Before germanium became the miracle anti-tarnish ingredient in silver, a small group of refiners discovered that platinum-group metals could whiten and brighten sterling as well as shield it from fire stain. Today, there are at least half a dozen silver alloys that rely on platinum and palladium to keep tarnish and fire stain at bay. While these alternative alloys are all more expensive than germanium-based ones, they are considerably less costly than their white gold counterparts. Moreover, they allow jewelers to sell sterling jewelry that owes its beauty and durability to its precious metal content.
As you would expect in a cost-conscious industry, there are fewer users of platinum-group sterling alloys than germanium-based ones. One of this still-small band is Victor Joyner of Chicago-based HD Pattern Co., a firm that specializes in new casting technologies using polymers. Last year, Joyner was invited by Stuller in Lafayette, La., to put a new 3 percent palladium-enriched silver alloy trademarked as Continuum through its paces in his shop.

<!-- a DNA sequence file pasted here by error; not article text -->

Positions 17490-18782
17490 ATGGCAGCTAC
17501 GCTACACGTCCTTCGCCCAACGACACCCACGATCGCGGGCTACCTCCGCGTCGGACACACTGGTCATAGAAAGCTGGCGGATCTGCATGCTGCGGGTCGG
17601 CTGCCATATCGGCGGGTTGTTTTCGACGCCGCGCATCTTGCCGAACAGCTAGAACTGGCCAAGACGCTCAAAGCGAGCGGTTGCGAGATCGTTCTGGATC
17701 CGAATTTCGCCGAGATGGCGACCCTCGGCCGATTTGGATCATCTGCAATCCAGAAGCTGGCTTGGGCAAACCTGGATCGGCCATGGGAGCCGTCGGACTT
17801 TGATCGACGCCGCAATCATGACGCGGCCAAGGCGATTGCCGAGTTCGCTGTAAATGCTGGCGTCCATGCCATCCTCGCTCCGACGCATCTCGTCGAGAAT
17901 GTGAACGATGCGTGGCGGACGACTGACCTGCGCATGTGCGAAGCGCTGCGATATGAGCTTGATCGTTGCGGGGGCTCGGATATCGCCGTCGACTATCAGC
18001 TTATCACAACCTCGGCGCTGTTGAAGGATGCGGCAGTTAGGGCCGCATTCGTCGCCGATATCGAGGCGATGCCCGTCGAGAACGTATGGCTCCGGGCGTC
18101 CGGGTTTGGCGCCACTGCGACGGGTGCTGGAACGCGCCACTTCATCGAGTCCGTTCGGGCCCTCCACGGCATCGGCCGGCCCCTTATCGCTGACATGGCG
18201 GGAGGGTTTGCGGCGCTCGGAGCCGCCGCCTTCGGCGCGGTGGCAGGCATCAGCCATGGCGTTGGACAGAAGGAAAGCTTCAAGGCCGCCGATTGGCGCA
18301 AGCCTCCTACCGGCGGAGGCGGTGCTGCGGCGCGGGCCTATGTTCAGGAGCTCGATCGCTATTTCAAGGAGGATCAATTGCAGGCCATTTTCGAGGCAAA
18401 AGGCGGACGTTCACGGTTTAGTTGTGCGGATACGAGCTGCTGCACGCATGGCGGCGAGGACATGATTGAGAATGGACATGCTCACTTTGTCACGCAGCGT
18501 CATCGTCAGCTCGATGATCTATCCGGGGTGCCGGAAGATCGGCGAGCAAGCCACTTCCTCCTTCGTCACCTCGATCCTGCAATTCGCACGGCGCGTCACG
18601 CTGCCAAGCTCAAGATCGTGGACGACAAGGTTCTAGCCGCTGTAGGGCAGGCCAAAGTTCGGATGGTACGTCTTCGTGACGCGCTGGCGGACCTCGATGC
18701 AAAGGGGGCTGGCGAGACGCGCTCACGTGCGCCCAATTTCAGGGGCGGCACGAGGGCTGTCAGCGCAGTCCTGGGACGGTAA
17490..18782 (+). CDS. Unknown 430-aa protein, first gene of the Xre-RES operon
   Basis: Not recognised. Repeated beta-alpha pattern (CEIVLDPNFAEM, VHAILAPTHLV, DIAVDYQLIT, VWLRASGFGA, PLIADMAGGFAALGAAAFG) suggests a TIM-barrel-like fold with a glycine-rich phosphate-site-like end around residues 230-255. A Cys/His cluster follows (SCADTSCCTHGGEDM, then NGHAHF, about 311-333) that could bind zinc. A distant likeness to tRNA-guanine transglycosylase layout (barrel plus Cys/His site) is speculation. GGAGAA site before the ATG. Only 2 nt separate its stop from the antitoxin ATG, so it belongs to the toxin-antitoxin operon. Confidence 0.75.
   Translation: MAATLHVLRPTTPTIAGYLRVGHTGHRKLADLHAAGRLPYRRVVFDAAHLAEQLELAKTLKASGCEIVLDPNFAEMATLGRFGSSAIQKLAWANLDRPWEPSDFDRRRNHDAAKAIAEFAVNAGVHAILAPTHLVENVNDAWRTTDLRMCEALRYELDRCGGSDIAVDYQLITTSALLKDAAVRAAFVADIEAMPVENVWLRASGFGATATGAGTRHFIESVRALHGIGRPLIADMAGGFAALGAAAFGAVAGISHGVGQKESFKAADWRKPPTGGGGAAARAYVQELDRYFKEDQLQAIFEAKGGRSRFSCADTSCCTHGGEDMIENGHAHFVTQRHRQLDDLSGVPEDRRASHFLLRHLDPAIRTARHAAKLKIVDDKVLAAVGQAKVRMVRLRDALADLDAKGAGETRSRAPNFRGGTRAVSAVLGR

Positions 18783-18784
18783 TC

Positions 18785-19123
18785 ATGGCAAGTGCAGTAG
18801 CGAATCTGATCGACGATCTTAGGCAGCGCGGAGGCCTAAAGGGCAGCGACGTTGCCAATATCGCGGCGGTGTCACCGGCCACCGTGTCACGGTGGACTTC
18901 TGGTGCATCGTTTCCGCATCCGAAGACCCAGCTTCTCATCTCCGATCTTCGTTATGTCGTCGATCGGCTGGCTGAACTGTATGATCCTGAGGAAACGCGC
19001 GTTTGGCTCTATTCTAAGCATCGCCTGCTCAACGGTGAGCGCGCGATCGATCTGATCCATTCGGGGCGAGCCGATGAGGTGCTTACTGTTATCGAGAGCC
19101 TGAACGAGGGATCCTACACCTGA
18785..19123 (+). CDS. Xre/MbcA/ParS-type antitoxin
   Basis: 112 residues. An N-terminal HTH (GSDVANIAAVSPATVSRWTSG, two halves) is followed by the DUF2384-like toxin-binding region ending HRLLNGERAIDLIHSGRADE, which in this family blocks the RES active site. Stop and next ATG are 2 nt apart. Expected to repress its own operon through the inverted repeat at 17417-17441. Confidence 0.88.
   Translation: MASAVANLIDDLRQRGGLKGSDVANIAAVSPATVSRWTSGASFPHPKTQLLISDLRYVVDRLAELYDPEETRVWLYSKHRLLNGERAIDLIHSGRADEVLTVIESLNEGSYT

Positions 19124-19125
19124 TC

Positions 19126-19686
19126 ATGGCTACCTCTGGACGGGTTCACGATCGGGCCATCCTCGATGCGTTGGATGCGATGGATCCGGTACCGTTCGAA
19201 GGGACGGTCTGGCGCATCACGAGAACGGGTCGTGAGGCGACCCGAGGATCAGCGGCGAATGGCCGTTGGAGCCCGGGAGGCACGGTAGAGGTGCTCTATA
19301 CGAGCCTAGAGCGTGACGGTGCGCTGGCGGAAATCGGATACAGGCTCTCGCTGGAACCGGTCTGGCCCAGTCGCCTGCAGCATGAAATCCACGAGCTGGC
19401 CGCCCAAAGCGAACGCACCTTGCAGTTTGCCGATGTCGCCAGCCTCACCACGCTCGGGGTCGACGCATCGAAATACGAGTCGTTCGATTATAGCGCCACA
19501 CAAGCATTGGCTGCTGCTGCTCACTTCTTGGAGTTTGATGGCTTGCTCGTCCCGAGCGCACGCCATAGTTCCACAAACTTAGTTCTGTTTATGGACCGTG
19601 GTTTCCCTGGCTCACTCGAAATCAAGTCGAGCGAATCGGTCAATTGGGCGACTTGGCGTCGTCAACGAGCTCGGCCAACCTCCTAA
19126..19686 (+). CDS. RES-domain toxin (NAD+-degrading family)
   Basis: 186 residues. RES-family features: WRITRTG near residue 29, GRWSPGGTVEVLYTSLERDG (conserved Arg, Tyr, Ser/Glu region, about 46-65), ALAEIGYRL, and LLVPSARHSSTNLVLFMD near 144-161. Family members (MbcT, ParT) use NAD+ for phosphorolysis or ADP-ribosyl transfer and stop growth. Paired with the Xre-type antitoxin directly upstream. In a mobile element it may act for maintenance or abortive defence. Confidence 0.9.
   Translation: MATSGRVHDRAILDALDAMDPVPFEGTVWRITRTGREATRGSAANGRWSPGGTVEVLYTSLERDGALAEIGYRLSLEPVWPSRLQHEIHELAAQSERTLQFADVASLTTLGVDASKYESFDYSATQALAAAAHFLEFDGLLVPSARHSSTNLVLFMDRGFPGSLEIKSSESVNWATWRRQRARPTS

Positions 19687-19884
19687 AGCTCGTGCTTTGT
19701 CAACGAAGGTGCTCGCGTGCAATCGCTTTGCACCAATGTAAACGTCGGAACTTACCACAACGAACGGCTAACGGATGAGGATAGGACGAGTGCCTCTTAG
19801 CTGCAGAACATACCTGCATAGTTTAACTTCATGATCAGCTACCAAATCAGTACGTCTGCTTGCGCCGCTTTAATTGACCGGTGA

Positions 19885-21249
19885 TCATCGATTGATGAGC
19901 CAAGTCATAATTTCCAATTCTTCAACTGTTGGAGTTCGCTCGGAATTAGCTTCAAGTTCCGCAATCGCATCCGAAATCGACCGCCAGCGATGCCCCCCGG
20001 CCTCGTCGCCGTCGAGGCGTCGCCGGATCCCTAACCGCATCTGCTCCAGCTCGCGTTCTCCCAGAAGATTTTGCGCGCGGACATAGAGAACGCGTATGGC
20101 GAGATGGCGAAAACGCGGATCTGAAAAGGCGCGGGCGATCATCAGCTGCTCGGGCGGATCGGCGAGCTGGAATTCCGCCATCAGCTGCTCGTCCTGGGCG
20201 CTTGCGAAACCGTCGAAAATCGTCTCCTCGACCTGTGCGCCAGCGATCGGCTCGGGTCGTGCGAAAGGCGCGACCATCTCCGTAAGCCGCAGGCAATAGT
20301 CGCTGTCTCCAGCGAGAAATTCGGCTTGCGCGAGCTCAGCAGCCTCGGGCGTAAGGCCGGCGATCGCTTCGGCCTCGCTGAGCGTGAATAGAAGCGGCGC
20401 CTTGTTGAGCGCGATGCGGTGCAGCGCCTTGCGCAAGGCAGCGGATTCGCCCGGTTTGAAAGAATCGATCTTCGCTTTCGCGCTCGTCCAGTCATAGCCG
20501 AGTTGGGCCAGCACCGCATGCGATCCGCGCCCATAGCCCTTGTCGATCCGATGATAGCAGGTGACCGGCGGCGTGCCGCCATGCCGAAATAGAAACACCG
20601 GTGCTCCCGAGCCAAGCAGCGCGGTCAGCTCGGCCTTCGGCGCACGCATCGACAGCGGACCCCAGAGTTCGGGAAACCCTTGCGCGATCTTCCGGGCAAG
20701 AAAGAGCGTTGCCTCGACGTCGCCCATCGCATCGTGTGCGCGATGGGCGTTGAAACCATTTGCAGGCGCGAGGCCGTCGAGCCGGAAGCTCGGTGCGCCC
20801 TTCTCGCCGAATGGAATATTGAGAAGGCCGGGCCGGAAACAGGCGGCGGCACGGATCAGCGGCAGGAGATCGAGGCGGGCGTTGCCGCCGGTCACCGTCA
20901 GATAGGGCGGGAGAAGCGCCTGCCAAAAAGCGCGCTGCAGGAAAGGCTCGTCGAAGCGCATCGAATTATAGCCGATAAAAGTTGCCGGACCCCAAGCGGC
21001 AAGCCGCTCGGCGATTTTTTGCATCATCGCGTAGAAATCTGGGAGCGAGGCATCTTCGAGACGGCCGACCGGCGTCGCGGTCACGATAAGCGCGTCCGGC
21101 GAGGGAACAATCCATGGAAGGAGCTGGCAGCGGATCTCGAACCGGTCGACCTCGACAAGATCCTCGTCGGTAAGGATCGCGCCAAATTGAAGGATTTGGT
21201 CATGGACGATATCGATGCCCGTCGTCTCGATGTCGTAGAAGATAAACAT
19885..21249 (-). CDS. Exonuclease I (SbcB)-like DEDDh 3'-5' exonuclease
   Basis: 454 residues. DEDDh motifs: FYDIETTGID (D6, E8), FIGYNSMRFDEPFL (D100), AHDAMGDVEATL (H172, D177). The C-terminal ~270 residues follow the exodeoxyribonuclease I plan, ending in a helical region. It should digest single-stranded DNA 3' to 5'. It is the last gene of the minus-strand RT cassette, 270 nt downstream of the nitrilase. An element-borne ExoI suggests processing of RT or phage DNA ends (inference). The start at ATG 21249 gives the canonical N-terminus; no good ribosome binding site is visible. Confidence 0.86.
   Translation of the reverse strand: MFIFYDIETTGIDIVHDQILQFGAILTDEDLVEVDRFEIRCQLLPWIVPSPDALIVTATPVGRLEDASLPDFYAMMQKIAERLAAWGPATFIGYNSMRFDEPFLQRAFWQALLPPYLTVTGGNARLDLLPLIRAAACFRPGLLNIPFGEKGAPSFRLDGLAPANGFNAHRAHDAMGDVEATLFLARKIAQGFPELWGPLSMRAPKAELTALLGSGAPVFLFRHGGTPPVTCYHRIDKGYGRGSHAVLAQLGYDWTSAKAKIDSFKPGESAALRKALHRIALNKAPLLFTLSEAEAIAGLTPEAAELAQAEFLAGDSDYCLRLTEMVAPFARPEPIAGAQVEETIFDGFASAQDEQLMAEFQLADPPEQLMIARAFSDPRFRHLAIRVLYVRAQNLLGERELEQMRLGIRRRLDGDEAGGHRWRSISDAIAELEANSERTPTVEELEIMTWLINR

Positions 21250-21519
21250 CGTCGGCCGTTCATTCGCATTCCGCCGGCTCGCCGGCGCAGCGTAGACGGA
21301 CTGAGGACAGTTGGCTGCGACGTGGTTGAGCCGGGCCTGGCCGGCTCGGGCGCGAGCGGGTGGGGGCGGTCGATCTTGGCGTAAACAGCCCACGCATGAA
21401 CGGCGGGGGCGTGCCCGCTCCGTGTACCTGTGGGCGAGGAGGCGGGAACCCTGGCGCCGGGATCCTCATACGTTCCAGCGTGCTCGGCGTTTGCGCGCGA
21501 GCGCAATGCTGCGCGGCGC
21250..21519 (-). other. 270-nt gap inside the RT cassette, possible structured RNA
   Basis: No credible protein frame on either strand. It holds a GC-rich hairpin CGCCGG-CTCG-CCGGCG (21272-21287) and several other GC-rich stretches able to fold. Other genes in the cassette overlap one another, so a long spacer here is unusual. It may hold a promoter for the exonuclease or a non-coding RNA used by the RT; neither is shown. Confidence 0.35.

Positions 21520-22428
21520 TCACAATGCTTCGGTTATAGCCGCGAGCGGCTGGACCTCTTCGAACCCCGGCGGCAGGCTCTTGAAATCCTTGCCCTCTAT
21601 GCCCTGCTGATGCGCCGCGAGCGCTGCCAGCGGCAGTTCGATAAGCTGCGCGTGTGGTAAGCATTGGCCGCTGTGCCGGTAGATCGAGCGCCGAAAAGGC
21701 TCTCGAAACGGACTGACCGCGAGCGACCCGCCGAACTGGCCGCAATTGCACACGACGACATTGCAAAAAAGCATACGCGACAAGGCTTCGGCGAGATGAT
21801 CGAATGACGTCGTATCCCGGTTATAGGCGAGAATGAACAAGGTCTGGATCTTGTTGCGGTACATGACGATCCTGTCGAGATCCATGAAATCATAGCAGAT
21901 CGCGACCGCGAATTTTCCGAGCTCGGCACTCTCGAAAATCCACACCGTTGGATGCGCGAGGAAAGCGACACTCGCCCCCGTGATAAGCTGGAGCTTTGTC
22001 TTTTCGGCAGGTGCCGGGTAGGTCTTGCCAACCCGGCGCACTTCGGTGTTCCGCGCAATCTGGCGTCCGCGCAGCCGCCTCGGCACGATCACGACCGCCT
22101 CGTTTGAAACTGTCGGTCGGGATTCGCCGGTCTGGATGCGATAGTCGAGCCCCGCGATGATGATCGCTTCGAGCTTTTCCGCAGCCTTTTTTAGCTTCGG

“The problem with silver is you have to use a lot of it to get the kind of strength and performance you expect from gold,” Joyner explains. “And even that is no guarantee of longevity.” Bulk is needed to keep pieces from going out of round and to hold stones in place. Joyner says that using a palladium-enriched alloy makes it feel like he is working with 14k white gold; Continuum in particular has a hardness that he says gives his pieces a heretofore difficult-to-attain durability and definition. What’s more, he gets long-term shape retention using less than half the alloy he needed when working in more cumbersome traditional sterling.
Less bulk translates into lower material costs and helps narrow the price differential between palladium- and germanium-based alloys. Let’s do the math: At, say, $30 per ounce, a germanium-based alloy will cost about 20 percent more than standard sterling, or $36 per ounce. The palladium-enriched sterling will cost roughly twice as much—$60 per ounce. But since Joyner needs only half the amount of palladium-enriched alloy compared to standard sterling, the cost is much closer to sterling and germanium-based silver.
Platinum is another matter, of course. Expect to spend three to four times more for a platinum-enriched silver alloy than traditional sterling. Platinum’s prestige factor, however, may help offset sticker shock. “Platinum-group sterling alloys should be viewed as a separate category from germanium-based silvers,” Joyner recommends. “We’re talking about an affordable luxury metal that is at least 95 percent precious content.”